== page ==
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Foreskin-Sparing Surgery for Phimosis Including Frenuloplasty

What is this procedure?

Occasionally, a non-retractile foreskin (inability to pull the foreskin over the ridge of the glans) is caused by a tight frenulum. This can be treated relatively easily with a small cut in the frenulum, and re-stitching so the frenulum is longer.

How is frenuloplasty perfomed?

The operation is performed under general anaesthetic, although it can occasionally be done under local anaesthetic only. A horizontal incision is made in the frenulum, and this is re-stitched in an up-and-down manner. Dissolvable stitches are used. Even if you have a general anaesthetic, you will be given long lasting local anaesthetic in the area of the operation while you are asleep, so that you should wake up with no discomfort. This local wears off over 12 hours or so.

It takes less that half an hour to perform a frenuloplasty.

What are the risks of this operation?

All procedures have the potential for side effects. Although these complications are well recognised, the majority of patients do not have problems after a procedure.

Risks of the anaesthetic need be discussed with the anaesthetist who will be looking after you during the operation, and who will visit you beforehand. 

There are specific risks with this surgical procedure, and these will be discussed with you before your procedure. As a guide to complement that one-on-one discussion with your surgeon, these include:

Common

  • Discomfort, lasting several days

Rare

  • Bleeding that requires a further minor procedure
  • Infection of the incision requiring antibiotics
  • Failure to be satisfied with the cosmetic result
  • Failure to resolve the tight foreskin, requiring a circumcision later on.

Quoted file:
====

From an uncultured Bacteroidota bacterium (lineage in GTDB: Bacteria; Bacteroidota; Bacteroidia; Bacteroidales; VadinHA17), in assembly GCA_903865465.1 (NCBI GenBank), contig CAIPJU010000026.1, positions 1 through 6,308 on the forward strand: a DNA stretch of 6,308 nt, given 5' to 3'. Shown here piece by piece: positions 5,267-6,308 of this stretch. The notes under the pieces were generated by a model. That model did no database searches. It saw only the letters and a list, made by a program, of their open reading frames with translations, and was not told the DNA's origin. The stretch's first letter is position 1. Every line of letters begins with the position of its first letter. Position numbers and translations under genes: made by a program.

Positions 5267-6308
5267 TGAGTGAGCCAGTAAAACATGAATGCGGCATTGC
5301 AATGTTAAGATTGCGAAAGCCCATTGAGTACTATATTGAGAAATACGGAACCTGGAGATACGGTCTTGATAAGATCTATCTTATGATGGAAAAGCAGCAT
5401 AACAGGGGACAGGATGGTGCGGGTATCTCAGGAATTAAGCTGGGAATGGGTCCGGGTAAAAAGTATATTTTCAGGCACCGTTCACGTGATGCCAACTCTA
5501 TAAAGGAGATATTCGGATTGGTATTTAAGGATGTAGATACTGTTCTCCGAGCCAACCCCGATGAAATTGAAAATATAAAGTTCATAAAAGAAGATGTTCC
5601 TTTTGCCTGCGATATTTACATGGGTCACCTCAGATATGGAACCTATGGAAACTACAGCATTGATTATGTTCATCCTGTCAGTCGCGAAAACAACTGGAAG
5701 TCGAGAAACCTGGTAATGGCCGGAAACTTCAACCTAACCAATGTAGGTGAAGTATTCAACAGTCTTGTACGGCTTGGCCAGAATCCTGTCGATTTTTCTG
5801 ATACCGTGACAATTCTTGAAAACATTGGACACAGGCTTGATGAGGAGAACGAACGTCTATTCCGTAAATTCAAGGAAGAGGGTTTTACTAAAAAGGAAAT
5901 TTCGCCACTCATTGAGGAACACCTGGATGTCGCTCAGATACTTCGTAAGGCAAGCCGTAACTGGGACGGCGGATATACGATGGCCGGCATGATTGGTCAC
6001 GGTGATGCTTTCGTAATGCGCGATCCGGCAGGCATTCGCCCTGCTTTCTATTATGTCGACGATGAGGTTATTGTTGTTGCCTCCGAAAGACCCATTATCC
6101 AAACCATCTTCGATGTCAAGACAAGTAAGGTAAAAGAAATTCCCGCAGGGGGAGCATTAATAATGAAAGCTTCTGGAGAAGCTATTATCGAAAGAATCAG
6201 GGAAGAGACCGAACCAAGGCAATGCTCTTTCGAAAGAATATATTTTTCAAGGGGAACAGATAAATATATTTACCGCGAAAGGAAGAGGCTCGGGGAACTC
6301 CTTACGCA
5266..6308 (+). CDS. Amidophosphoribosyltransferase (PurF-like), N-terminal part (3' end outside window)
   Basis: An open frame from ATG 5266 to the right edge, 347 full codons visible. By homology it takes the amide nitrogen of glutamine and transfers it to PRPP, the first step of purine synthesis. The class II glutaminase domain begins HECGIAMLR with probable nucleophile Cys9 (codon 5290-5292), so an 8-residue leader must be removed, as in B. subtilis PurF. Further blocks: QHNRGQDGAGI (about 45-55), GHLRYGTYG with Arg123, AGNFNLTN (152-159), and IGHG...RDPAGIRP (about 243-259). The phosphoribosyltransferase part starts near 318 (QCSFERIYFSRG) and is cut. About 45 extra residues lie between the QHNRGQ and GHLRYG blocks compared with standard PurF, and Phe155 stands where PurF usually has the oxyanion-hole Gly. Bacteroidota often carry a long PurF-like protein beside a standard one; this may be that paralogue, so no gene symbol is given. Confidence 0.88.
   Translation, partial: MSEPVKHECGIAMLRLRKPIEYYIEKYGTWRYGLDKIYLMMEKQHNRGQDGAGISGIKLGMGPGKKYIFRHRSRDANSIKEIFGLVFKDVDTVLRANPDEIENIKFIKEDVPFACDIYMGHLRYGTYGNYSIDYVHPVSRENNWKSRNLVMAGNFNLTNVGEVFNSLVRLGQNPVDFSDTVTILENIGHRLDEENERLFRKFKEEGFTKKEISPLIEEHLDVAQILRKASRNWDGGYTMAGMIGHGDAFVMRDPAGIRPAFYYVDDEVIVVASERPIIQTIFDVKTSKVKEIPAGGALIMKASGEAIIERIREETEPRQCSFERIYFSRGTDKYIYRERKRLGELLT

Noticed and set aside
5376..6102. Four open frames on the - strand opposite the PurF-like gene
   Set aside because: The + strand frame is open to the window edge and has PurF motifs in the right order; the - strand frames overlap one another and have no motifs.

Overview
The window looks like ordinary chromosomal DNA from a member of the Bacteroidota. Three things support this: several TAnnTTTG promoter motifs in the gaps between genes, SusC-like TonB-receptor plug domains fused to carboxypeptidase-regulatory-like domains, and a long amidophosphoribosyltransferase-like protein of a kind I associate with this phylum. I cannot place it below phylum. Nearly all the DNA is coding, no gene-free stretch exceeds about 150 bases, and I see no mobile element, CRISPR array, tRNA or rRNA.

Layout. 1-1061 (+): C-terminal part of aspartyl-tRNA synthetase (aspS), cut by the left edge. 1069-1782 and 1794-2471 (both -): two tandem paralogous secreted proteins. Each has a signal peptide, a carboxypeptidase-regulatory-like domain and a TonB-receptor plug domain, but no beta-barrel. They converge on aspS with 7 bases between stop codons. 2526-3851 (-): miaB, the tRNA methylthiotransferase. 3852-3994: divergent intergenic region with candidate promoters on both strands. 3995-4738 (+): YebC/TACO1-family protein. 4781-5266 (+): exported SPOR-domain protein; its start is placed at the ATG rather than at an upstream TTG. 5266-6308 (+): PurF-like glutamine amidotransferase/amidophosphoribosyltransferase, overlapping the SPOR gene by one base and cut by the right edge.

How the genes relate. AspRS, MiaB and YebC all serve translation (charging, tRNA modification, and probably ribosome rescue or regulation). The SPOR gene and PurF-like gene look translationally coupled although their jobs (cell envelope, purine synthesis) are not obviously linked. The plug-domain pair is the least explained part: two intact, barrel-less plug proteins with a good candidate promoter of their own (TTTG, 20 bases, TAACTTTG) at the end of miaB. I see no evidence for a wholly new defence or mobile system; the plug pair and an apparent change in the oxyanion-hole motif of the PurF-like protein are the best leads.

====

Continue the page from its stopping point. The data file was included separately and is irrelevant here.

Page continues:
Very rare

  • A large bruise in the area that becomes infected, requiring a further procedure
  • Narrowing of the urethra at the opening, requiring further procedures.

After the operation

You will be given specific instructions before you leave the hospital.

If you have any of the complications above, or you feel unwell, return to your nearest emergency department. Most people will have some swelling and bruising, but if this is worrying, do ask for help. Likewise, some discomfort is usual. This discomfort will soon improve. If the pain is worrying, ask for help.

Generally, avoid work for 48 hours, longer of you have a strenuous job. Avoid sexual activity for 6 weeks, as the stitches can tear. You can shower the day after your operation, but avoid a bath for three days. Do not swim for a few days


Disclaimer

This information is intended as an educational guide only, and is here to help you as an additional source of information, along with a consultation from your urologist. The information does not apply to all patients.

Not all potential complications are listed, and you must talk to your urologist about the complications specific to your situation.

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  • Nick Brook Urology
    Calvary North Adelaide Hospital
    89 Strangways Tce,
    North Adelaide,
    Adelaide SA 5006
  • 08 8267 1424
  • 08 8267 1370